Jason Lives: Friday the 13th Part VI

(Reviewed in 2002 as part of a retrospective on the “Friday the 13th” series.)

The sixth installment in the thunderingly mediocre “Friday the 13th” series features no nudity whatsoever. Also, no one falls down while running, no one says, “I’ll be right back,” and there are no cars that won’t start. Surely this is all an editing mistake. Surely the DVD will feature all the lost footage they filmed that somehow was omitted from the final product. Perhaps the plot will be located among the ruins, too.

One is tempted to believe that the absence of such time-worn slasher-flick cliches will increase the quality of the film, but if one is tempted to believe that, one should watch the movie and realize that one is a moron. I mean, come on, one.

For in the very first scene, Tommy Jarvis — who has now been played by three actors in as many movies, making him the James Bond of slasher films — heads out to the cemetery to dig up Jason, just to make sure he’s actually dead. This seems like a reasonable thing to do, given Jason’s penchant for not being dead. Except that in Part 5, it was emphatically declared by the foul-mouthed mayor of Crystal Lake that after Jason’s death in Part 4, he had been cremated. The mayor even turned an ashtray upside-down on a desk to make this point.

Part 6 was both written and directed by Tom McLoughlin, and his clear vision comes through loud and clear: This is a man who has boldly chosen not to watch any of the movies he is making a sequel to. Tommy and his friend Dead Meat find Jason quite dead, but ‘cept then lightning strikes Jason’s body, reviving him and making him angry. (Note: This does not work in real life.) He kills Dead Meat, but Tommy gets away and heads to the police station to warn everyone of the danger they are in. He runs into Sheriff Looks Like Robert Downey Jr., whose unappealing daughter Megan has the hots for Tommy and on that basis believes his story. (His story happens to be true, of course, but I don’t think Megan had a very good reason for believing it.)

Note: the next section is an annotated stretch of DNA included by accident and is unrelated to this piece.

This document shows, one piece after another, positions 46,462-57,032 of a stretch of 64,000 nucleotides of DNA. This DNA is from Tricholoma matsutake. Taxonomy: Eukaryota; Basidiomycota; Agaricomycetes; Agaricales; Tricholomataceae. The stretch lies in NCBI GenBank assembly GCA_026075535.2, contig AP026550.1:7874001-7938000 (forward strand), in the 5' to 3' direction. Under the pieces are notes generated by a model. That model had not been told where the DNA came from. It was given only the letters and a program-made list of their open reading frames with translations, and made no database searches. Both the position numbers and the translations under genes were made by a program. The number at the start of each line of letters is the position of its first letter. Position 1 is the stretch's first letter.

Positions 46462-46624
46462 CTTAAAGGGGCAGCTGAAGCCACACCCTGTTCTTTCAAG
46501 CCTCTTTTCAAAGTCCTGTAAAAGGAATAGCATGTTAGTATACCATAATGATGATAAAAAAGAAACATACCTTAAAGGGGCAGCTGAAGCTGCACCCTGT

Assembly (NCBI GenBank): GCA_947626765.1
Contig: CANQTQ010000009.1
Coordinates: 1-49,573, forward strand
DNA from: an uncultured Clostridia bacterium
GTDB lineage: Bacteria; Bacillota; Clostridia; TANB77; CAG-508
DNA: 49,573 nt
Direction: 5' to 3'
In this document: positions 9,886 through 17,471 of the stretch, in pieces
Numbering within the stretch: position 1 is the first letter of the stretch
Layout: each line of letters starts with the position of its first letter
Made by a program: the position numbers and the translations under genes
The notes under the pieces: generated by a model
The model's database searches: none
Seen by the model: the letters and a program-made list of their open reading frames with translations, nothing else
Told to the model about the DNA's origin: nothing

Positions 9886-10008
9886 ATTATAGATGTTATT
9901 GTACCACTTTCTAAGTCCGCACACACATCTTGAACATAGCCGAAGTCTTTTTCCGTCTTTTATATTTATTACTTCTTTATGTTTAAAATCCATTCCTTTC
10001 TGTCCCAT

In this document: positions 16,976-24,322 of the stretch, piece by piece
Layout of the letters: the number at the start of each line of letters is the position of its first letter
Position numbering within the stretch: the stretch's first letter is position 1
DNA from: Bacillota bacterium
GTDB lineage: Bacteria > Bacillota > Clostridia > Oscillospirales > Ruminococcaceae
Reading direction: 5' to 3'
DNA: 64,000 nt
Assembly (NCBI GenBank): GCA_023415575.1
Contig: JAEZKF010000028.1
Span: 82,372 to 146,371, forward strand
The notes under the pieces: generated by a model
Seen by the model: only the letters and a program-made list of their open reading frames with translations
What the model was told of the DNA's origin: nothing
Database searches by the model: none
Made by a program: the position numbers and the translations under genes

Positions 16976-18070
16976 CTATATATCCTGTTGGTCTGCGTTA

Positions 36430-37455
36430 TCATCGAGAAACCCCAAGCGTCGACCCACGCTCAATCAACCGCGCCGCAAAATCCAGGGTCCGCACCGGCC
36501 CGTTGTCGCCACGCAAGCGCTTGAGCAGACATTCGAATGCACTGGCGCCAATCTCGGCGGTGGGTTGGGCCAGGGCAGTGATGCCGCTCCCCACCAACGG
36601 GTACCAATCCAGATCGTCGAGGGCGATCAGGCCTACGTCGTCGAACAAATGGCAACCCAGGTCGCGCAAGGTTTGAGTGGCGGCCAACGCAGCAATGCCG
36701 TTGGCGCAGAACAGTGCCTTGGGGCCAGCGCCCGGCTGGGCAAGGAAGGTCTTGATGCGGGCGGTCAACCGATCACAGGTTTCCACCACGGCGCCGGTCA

Sheriff Downey Jr. doesn’t buy Tommy’s story, natch, hanging as it does on Jason being alive again. Maybe he’s still working from the old “Jason was cremated” story, I don’t know. Anyway, the townspeople have gone to a lot of trouble to make people forget that old “legend” about Jason — apparently, the murders he committed went unrecorded; that, or several hundred years have passed, making it more a “legend” than a “thing that happened a few years ago” — and they’ve even changed the town name from Crystal Lake to Forest Green. Sheriff Downey Jr. is not going to let this Tommy punk louse all that up with his crazy talk.

So when teens start getting killed, the sheriff assumes it’s Tommy, acting out some kind of creepy copycat thing. (Indeed, that’s what SHOULD be happening, if the movie had opted to follow through with what it established in Parts 4 and 5.) Megan believes Tommy, though, still based on his cuteness, and they work together to save the people up at the camp.

Oh, did I forget to mention the camp? Yeah, they’re camping at Crystal Lake — I’m sorry, Lake Forest Green — again. It’s only been a few years since the last Jason killings, but since everyone thinks that was just a legend now, no one’s afraid. They even ship in a bunch of kids, which is admirable, considering the counselors in these movies don’t usually live long enough to actually start working.

I question the organization behind this camp, by the way. There are only a handful of counselors, and not a single administrator or grown-up to be found. And yet, a busload of kids still shows up, dumps off the youngsters, and roars off into the night. This is a liability nightmare, not helped any by an undead killing machine roaming the woods.

Jason doesn’t kill any kids; I believe it is part of the Geneva Convention that child murders are not permitted in slasher flicks. He does kill lots of counselors and cops and sheriffs, though.

Note: This is the first “Friday the 13th” film since the original to actually take place on Friday the 13th.

There’s too much Jason in this film, which seriously hinders his ability to scare us. There are no Killer-Cam shots — you know, where we see things through the killer’s eyes. There are several times when we see Jason walking by himself through the woods, which ruins the surprise a few moments later, when he kills someone. Rather than being an unknowable menace who shows up occasionally to commit murder, he’s almost the main character. It’s overkill, pardon the pun.

Second note: This film features an honest-to-goodness car chase. We traded in a bunch of other cliches for a new one, I guess. Hurrah.

D (1 hr., 26 min.; R, lots of bad stuff.)